Energy Management

Coronavirus: The “Black Swan” Event that has Disrupted Energy Markets & the Economy

4 min read

In Constellation’s March Market Intel Webinar, our chief economist and market analysts examined events of the past month relative to how coronavirus is affecting and may affect the natural gas and power markets. The term “Black Swan” refers to Nassim Nicholas Taleb’s popular book that explores events that have a low probability or predictability but have high consequences. The last Black Swan event was the financial crises of 2008/2009. It appears that coronavirus is the latest Black Swan.

During the webinar, Constellation’s Commodities Management Group (CMG) discussed data and analytics related to the energy demand shock brought about by the spread of coronavirus domestically and globally. Air travel is down drastically over the past 60 days, and that trend has accelerated over the past week as states and the federal government have moved to shut down whole sectors of economic activity in order to halt the spread of coronavirus. The federal government and numerous governors have shut down bars, restaurants, gyms, concerts, sporting events and gatherings of more than a few people. Additionally, most companies have stopped events, severely curtailed travel and moved their workforces out of central locations to work-at-home solutions. These actions are having a profound effect on the demand for energy as economic activity is grinding to a halt or has been severely curtailed at home and abroad.

Oil Price War between Saudis and Russia

The coronavirus originated in China late in the fourth quarter of last year and disrupted China’s economy driving oil demand in Asia down by approximately 4 million barrels per day. Falling global demand for oil in Asia placed downward pressure on crude oil in what was already an oversupplied market. Since 2016, the Organization of the Petroleum Exporting Countries (OPEC), led by its largest producer, Saudi Arabia, had partnered with Russia, the world’s second largest oil producer, in an effort to curb production to support oil prices. That partnership fell apart on March 9 when Russia announced that it would not make cuts to oil production in cooperation with plans announced by Saudi Arabia for an additional 1.5 million barrels per day in the teeth of a flagging oil market.

Oil prices collapsed 25%, the single largest daily dollar-per-barrel decline since the 1991 Gulf War. The collapse of the global crude oil market occurred at the same time that coronavirus escalated in Europe and the United States combined, for a severe blow to equities, commodities, and nearly every asset class. U.S. stocks have lost 30% of their value over the past ten days.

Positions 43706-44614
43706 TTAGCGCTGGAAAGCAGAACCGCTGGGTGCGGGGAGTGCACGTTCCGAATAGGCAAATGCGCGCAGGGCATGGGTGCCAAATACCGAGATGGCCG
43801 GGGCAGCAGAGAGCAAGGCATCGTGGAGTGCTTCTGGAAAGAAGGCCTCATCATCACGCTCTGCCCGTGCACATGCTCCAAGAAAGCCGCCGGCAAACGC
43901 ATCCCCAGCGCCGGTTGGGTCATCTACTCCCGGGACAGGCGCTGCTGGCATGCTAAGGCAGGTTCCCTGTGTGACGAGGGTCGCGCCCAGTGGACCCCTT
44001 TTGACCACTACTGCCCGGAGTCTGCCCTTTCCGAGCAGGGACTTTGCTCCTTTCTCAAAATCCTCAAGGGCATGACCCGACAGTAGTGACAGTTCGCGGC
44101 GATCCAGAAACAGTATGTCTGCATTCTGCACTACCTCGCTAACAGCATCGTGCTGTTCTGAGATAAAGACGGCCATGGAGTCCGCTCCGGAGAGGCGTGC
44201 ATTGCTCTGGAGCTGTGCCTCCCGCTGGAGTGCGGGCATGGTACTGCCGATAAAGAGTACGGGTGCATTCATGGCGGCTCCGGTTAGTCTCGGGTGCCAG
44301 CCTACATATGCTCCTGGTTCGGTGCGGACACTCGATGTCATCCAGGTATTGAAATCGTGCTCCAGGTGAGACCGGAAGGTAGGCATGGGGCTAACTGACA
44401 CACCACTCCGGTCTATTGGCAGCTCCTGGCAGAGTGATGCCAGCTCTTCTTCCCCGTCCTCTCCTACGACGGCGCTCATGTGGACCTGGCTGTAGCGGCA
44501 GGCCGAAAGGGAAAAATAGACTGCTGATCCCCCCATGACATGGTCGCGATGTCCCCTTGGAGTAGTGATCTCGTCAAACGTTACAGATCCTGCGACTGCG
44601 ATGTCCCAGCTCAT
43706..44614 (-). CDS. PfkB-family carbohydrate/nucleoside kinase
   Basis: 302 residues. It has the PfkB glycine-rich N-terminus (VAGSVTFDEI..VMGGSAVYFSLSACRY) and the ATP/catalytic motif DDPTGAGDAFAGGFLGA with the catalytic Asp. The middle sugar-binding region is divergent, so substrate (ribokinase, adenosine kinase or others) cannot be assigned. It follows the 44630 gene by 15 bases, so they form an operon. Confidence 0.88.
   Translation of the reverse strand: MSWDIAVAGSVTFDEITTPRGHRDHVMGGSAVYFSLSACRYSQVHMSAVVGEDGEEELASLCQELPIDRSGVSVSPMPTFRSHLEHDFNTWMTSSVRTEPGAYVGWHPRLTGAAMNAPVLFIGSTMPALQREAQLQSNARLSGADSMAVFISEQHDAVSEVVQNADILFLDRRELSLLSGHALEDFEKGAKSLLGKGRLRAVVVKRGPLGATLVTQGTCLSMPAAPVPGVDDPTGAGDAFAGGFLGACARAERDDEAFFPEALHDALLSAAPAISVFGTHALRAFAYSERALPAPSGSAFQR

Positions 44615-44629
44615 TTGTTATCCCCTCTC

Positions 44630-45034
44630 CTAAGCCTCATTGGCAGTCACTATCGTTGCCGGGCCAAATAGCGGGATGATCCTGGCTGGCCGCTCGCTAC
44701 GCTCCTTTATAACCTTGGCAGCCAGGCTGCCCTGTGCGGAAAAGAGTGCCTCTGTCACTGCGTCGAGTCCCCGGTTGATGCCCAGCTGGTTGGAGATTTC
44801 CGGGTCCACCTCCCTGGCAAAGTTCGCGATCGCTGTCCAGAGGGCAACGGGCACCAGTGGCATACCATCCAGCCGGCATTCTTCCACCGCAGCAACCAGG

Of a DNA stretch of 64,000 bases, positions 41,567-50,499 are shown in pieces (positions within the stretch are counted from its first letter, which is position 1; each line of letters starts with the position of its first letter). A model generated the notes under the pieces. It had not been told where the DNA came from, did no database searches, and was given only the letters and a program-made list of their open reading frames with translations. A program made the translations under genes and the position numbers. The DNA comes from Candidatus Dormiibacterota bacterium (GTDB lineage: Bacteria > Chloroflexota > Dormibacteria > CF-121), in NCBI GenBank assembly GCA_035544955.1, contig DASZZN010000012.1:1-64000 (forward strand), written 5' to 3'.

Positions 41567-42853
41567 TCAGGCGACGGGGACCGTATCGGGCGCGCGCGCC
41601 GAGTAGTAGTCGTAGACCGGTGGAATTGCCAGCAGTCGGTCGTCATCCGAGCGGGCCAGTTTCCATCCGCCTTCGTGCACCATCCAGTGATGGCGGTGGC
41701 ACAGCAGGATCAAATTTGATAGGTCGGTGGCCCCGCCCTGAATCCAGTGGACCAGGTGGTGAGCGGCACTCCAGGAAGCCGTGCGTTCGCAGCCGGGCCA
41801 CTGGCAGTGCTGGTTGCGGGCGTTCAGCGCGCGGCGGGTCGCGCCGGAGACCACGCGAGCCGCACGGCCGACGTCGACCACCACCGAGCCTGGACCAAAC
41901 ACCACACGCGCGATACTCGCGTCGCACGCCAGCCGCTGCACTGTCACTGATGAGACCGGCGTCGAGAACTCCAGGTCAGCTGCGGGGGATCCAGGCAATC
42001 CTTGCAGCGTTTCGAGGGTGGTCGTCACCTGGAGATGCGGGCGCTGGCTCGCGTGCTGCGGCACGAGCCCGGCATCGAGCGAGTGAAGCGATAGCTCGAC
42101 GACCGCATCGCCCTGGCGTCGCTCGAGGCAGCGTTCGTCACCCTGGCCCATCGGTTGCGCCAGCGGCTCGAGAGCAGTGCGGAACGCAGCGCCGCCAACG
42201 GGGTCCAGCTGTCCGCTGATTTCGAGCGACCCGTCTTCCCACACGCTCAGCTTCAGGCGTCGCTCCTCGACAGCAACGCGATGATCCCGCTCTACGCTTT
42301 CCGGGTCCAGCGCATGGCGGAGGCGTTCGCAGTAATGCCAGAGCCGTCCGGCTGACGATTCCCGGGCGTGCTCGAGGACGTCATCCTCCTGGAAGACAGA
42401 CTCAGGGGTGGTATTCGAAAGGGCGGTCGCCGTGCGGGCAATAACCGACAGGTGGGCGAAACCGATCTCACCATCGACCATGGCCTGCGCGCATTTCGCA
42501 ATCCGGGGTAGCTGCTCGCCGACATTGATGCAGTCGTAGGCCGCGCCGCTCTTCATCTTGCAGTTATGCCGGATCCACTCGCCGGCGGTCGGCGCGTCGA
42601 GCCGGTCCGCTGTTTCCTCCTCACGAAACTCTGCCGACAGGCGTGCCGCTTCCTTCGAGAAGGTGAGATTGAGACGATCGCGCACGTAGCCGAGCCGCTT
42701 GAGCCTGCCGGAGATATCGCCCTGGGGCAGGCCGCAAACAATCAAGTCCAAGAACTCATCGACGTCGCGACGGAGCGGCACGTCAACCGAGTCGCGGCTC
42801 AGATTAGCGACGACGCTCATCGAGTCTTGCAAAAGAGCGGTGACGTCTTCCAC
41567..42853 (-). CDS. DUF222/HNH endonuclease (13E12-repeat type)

Potential for Curtailed Production, Oil and Gas Demand

In our February Webinar, we discussed the effects of low crude oil, natural gas liquids, and natural gas prices on the producers of those products, noting that prices for all hydrocarbons were at multi-year lows and in some cases, all-time lows. Low prices have been forcing producers to cut capital expenditures, sell assets, abandon projects and reduce borrowing. Since last month, crude oil has fallen $25 per barrel, an amount equal to $109 billion on an annualized basis.

To put this into some perspective; in a single month the oil market shed an amount of annual revenue equal to nearly one and a half the times the total annual revenue of the U.S. wholesale natural gas industry (i.e., approximately $68 billion per year at current production and current price). Domestic natural gas and oil producers cannot make sufficient returns on invested capital at the current low-price levels. Most forecasters (note: Constellation does not “forecast” energy prices) have now pivoted their view to one where production of oil and gas will fall in 2020 in response to very low prices coupled with near-term demand being curtailed.

What’s Next?

Our CMG team has been talking about the potential for low oil prices to actually support natural gas prices in the mid- and longer term as producers would need to cut spending, resulting in falling production. In fact, the scenario for low oil prices potentially supporting the natural gas market accelerated at a rapid pace during the past week. However, the coronavirus presents the potential for lower demand not just for oil and refined petroleum such as jet fuel and gasoline but also for reduced demand for natural gas as well. The question for all of us centers on the severity and duration of the current crises.

China appears to be “turning back on.” Many sources are reporting that Chinese factories are ramping up and this is corroborated by satellite imagery and reports by various news agencies. South Korea seems to have blunted the number of cases of coronavirus, according to Reuters, and achieved a downward trend in infections, raising hopes that Asia’s largest epidemic outside of China may be abating. The good news from China and South Korea has been outweighed in Italy, a global hotspot for coronavirus, where the death toll appears to still be rising. The broader question for the next two or three months is: “Is the U.S. on a trajectory similar to South Korea, or Italy?”

We will continue to closely monitor the situation and evaluate additional measures to support our customers and communities as needs arise. We wish everyone safety and health as we all navigate these challenging times. 

To stay updated on these topics and more, join us in April for our next Energy Market Intel Webinar on April 22, 2020, at 2:00 p.m. ET. In next month’s webinar, we will review current economic conditions in light of impact of COVID-19, current gas and power market fundamentals, as well as provide attendees with a summer 2020 weather outlook update

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